As far as what we are listening to RIGHT NOW, I just picked up two Townes Van Zandt albums on vinyl. I’m kind of in love with “Our Mother, the Mountain.” In the bus, we’ve been hearing some Dr. Dog, some Dawes, some Josh Ritter, and always a lot of the trench bands we play shows with – some of the places we play we refer to as being in the trenches! – which reminds me to advise all reading this to be informed about what is going on locally. “Don’t disregard the music in your backyard. Listen to local.” I really oughta coin that phrase. Ha!

Q: I read that your life on the road is also the subject of a documentary film – could you tell us more about that project?

A: Sure. A company called Davenport Theatricals (NYC) is making a documentary on the band, chronicling our endurance over the last few years and our fight to stay alive as an indie band for over a decade. I haven’t seen it yet. I’m not sure what they’re calling it either. I suggested “Finger In The Air,” but I don’t think that they went for it.

Q: Your band has been playing night after night for over 10 years without support of a major label – you guys are truly an inspiration to the others out there fighting the good fight.  How were you able to pull this off?

A: Honestly, I don’t know. I thought I was ¾ of the way across the pond like 10 years ago. I guess you just have to commit to giving everything you can to keep it alive, you know? As I look back, I realize I never saved any energy to make the swim back across the pond. It’s always sorta been “Do or Die” for me.

Q: Could you pick a favorite track from “These Magnificent Miles”?

A: Hell no, man. Those songs are my kids: you gotta love every one of them the same. Even though some may be better to me than others, you can’t stop loving a kid just because he’s not good at kickball. It usually makes you love them more.

Q: I thought one of the coolest twists on the record was the closing track, “The Band.” I figured this would be another tune about the guys in Red Wanting Blue, but it is about a proposal – a band of gold.  Did it work?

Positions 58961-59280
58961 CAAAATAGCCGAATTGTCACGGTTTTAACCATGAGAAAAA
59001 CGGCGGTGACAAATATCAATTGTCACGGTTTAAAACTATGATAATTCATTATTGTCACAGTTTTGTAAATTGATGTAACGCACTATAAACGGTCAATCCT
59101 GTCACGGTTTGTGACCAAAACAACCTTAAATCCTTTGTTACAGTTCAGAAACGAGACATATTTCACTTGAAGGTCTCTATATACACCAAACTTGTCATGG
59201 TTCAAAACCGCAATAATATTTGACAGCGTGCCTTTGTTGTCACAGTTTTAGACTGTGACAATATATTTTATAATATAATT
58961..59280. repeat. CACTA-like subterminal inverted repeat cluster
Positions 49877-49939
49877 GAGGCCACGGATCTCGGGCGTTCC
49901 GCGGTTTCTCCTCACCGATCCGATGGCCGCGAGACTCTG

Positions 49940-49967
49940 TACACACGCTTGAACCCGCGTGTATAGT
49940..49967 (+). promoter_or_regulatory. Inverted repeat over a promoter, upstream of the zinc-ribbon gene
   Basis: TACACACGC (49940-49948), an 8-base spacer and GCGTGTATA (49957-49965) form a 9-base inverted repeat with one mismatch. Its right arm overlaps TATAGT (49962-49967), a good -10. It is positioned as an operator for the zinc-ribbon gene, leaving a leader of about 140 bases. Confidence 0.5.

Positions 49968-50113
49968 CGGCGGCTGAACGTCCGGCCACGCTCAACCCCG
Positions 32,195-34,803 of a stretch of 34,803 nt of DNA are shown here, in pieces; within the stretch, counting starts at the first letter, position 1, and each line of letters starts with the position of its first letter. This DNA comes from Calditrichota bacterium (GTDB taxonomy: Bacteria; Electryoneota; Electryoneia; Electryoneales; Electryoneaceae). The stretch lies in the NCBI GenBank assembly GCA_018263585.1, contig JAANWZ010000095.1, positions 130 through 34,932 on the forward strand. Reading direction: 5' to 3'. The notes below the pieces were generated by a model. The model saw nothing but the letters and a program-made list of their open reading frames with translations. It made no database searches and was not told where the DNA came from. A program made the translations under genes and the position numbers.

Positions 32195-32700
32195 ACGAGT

A: Well, there still is no band of gold on her finger, but she still has her “rolling stone in a band on the road”. So, the fact that she’s still here with me makes me say, “Yeah, it worked!” I hope to make an honest woman of her one day. Lord knows she deserves it! She’s a survivor, like me. We’re hanging in for the long haul.

Q: When not on the road, Red Wanting Blue calls Columbus, Ohio home. How would you describe the music scene there and are there any bands fans of Red Wanting Blue should check out?

A: As I touched on earlier, listen to the music in your backyard. Ohio is our backyard and yeah, there’s some great stuff growing in the garden.  Check out Matthew Hoover’s “Talking To Ghosts.” Great stuff. Real Ohio.  Also, a young up-and-comer named Mr. Tom Evanchuck out of northeast Ohio. Check out “Historians” out of Columbus. Really great. I better stop before I leave somebody out. I can’t just be giving shout-outs all day long!

Q: What can fans expect from Red Wanting Blue in the near and distant future?

A: Hopefully a new record within the year, and a lot of touring. And how we’re planning to do both – I have no idea! Hopefully, our lil’ circus will be in your town soon!

More Red Wanting Blue at: www.myspace.com/redwantingblue

These Magnificent Miles